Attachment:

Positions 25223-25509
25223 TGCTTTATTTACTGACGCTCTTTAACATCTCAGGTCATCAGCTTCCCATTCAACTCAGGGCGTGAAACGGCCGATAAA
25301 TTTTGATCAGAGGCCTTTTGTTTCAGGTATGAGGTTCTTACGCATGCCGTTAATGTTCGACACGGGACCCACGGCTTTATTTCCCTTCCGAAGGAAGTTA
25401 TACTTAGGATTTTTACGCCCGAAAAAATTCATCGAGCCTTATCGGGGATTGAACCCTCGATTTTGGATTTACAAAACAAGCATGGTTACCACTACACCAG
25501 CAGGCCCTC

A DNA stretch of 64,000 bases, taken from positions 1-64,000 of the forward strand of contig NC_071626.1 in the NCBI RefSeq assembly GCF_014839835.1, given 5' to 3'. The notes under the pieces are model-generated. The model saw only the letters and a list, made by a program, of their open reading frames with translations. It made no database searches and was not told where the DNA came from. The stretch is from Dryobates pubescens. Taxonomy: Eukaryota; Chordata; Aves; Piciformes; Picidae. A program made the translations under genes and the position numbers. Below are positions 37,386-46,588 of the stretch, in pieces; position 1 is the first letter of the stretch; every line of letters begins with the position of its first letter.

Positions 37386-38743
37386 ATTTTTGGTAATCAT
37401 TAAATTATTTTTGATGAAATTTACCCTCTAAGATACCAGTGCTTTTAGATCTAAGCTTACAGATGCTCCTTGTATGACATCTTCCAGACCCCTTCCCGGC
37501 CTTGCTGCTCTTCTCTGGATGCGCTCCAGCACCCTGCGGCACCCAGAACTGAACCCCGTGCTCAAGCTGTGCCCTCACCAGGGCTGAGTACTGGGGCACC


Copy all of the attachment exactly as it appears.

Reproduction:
Positions 25223-25509
25223 TGCTTTATTTACTGACGCTCTTTAACATCTCAGGTCATCAGCTTCCCATTCAACTCAGGGCGTGAAACGGCCGATAAA
25301 TTTTGATCAGAGGCCTTTTGTTTCAGGTATGAGGTTCTTACGCATGCCGTTAATGTTCGACACGGGACCCACGGCTTTATTTCCCTTCCGAAGGAAGTTA
25401 TACTTAGGATTTTTACGCCCGAAAAAATTCATCGAGCCTTATCGGGGATTGAACCCTCGATTTTGGATTTACAAAACAAGCATGGTTACCACTACACCAG
25501 CAGGCCCTC

A DNA stretch of 64,000 bases, taken from positions 1-64,000 of the forward strand of contig NC_071626.1 in the NCBI RefSeq assembly GCF_014839835.1, given 5' to 3'. The notes under the pieces are model-generated. The model saw only the letters and a list, made by a program, of their open reading frames with translations. It made no database searches and was not told where the DNA came from. The stretch is from Dryobates pubescens. Taxonomy: Eukaryota; Chordata; Aves; Piciformes; Picidae. A program made the translations under genes and the position numbers. Below are positions 37,386-46,588 of the stretch, in pieces; position 1 is the first letter of the stretch; every line of letters begins with the position of its first letter.

Positions 37386-38743
37386 ATTTTTGGTAATCAT
37401 TAAATTATTTTTGATGAAATTTACCCTCTAAGATACCAGTGCTTTTAGATCTAAGCTTACAGATGCTCCTTGTATGACATCTTCCAGACCCCTTCCCGGC
37501 CTTGCTGCTCTTCTCTGGATGCGCTCCAGCACCCTGCGGCACCCAGAACTGAACCCCGTGCTCAAGCTGTGCCCTCACCAGGGCTGAGTACTGGGGCACC